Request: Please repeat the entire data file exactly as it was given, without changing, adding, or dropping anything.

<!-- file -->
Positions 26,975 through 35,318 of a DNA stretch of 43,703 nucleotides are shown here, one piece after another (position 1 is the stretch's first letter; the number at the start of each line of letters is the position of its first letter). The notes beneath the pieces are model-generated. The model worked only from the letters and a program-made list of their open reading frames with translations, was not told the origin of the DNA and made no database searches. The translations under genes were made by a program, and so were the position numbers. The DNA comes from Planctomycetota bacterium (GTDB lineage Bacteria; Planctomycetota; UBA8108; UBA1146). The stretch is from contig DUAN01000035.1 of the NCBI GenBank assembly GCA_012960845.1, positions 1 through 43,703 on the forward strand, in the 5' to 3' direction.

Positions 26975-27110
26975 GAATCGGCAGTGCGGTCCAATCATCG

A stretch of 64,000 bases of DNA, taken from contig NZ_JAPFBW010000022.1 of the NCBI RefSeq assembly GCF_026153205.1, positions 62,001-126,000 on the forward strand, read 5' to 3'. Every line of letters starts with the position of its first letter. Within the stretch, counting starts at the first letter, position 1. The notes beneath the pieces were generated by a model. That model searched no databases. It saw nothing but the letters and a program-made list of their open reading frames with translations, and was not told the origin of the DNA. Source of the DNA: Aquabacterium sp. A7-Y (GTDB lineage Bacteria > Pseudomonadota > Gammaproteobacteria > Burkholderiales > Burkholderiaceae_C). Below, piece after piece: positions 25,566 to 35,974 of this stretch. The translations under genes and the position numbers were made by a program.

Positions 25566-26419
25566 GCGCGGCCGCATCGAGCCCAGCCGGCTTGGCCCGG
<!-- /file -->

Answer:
Positions 26,975 through 35,318 of a DNA stretch of 43,703 nucleotides are shown here, one piece after another (position 1 is the stretch's first letter; the number at the start of each line of letters is the position of its first letter). The notes beneath the pieces are model-generated. The model worked only from the letters and a program-made list of their open reading frames with translations, was not told the origin of the DNA and made no database searches. The translations under genes were made by a program, and so were the position numbers. The DNA comes from Planctomycetota bacterium (GTDB lineage Bacteria; Planctomycetota; UBA8108; UBA1146). The stretch is from contig DUAN01000035.1 of the NCBI GenBank assembly GCA_012960845.1, positions 1 through 43,703 on the forward strand, in the 5' to 3' direction.

Positions 26975-27110
26975 GAATCGGCAGTGCGGTCCAATCATCG

A stretch of 64,000 bases of DNA, taken from contig NZ_JAPFBW010000022.1 of the NCBI RefSeq assembly GCF_026153205.1, positions 62,001-126,000 on the forward strand, read 5' to 3'. Every line of letters starts with the position of its first letter. Within the stretch, counting starts at the first letter, position 1. The notes beneath the pieces were generated by a model. That model searched no databases. It saw nothing but the letters and a program-made list of their open reading frames with translations, and was not told the origin of the DNA. Source of the DNA: Aquabacterium sp. A7-Y (GTDB lineage Bacteria > Pseudomonadota > Gammaproteobacteria > Burkholderiales > Burkholderiaceae_C). Below, piece after piece: positions 25,566 to 35,974 of this stretch. The translations under genes and the position numbers were made by a program.

Positions 25566-26419
25566 GCGCGGCCGCATCGAGCCCAGCCGGCTTGGCCCGG